BANGOR, Maine — A live, national webcast Thursday that is now available on video worldwide has put the spotlight on Bangor in the ongoing fight against synthetic drug abuse.
Bangor’s struggle with bath salts is highlighted in “Designer Drugs: The New Frontier,” an hourlong webcast produced by the Community Anti-Drug Coalitions of America in cooperation with the National Guard Bureau and the Multijurisdictional Counterdrug Task Force Training Program.
“I’m pleased. I think it’s a real good snapshot of what took place here,” said Chief Deputy Troy Morton of Penobscot County Sheriff’s Office. “It’s good to see that this will be used in other places to get on top of the issue and it also absolutely clarifies that what this community did as a whole to deal with the problem was right on.”
Morton watched the webcast’s premiere from the Bangor City Council chambers Thursday afternoon along with Bangor Health and Community Services Department Director Shawn Yardley and a dozen other viewers, including several civic officials and residents.
“They really did a good job drawing all the pieces together and … reflecting on what happened,” said Yardley. “I was really nervous to see how we would be portrayed because it would have been real easy to say, ‘It’s here because of everything wrong in Bangor.’ We still have our issues, but we’ve done a good job coming together to try to respond to this danger and I think this points that out.”
The webcast began to chronicle Bangor’s experience with bath salts about 15 minutes into the program, when program host Mary Elizabeth Elliott of the Community Anti-Drug Coalitions of America said, “Well, bath salts have hit one area of the country particularly hard,”
The 7½-minute segment interspersed interviews with seven local public officials — including Morton and Yardley and representing Bangor’s law enforcement, educational, emergency medical and civic agencies — with video footage of local places such as Eastern Maine Medical Center.
“I guess I believe the good is happening all the time, but it took a crisis for us to put it all into operation and show it to the rest of the world,” said Yardley. “For me, the opportunity to get in front of cameras and in people’s homes with pieces like this is a big thing.”
Yardley said the program also accurately highlights how a crisis was dealt with effectively by a massive community effort that involved officials and people from all walks of life.
“I think we already had people here to address this, but this gave us an opportunity to practice,” he said. “I mean, the first time I met Dr. Anthony Ng (Acadia Hospital’s chief medical officer) was here in c ouncil chambers at the public forum with Bangor Police Chief (Ron) Gastia before the Bangor City Council, and we shared a common approach. Now we know each other and that makes a world of difference.”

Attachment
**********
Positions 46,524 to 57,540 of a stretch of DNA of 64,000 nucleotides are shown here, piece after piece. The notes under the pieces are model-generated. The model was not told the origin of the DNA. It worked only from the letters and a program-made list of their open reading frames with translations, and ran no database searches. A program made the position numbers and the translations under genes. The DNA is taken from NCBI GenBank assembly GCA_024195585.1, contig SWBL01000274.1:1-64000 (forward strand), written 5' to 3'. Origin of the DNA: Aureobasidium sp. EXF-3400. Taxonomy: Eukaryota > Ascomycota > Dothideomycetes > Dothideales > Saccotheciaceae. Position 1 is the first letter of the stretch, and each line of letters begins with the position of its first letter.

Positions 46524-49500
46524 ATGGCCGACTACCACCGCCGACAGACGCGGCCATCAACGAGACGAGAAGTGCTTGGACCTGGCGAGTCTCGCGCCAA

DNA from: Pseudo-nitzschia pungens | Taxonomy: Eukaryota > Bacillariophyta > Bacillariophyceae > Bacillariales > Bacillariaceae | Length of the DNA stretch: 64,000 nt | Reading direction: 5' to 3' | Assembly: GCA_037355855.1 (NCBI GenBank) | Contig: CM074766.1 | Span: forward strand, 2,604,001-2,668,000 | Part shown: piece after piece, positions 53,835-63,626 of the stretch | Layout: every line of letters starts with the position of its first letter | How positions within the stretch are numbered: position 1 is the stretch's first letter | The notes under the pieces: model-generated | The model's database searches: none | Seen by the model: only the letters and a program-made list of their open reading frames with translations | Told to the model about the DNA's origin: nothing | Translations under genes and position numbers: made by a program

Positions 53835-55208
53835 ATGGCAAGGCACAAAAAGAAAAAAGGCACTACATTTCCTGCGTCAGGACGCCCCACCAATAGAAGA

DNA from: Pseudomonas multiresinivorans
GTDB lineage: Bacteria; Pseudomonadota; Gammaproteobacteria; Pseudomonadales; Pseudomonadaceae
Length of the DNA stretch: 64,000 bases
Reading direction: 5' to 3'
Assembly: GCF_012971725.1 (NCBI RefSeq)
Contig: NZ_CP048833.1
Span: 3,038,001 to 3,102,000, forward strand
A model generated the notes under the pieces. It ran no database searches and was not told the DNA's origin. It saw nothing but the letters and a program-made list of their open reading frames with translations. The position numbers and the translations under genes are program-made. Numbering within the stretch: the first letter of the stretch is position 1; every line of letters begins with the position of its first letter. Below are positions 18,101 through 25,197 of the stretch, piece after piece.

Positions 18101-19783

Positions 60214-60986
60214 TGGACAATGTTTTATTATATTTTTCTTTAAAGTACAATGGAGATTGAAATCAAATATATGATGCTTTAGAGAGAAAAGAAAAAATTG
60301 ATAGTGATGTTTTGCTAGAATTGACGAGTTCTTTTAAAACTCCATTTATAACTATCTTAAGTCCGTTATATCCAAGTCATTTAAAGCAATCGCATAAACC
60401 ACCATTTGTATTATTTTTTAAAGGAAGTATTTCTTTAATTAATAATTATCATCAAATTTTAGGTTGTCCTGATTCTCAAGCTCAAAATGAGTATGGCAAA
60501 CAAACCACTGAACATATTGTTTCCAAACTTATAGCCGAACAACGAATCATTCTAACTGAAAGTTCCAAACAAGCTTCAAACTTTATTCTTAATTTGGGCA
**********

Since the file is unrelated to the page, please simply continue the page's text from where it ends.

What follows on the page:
The program was two-pronged, dealing with synthetic drugs such as bath salts and with synthetic marijuana, nicknamed “spice.” The nature of designer drugs makes drug enforcement difficult because their chemical properties can be constantly and quickly altered to keep them technically legal for sale.
“Just last week I saw a news report where there are documented incidents of people suffering from necrotic fasciitis, which is a flesh-eating disease that they’re getting from some of these newer designer drugs they’ve used,” Yardley said. “I mean, really, this is a horror movie. You don’t have to look very hard to see really, really scary things.”
Elliott and three panelists pointed out that 43 states have set up laws against synthetic marijuana and 33 have created laws banning synthetic drugs such as bath salts.
Bangor’s cooperation with the webcast’s producers four months ago has paid off in more ways than publicity, according to Yardley.
“We now have a relationship with some big national groups because of this, so because I helped coordinate interviews for them, we now have access to their entire media library on any issues we’re working with, like medical marijuana,” he explained.
Despite the upbeat feelings after the webcast viewing, Yardley and Morton both acknowledged the fight is far from over.
“We’re not seeing the big flashes of it because people are now keeping it underground more and we’ve seized a bunch of stuff, but we’re still having large amounts of it come into the area,” said Morton. “It’s still a problem, and we can’t stop now.”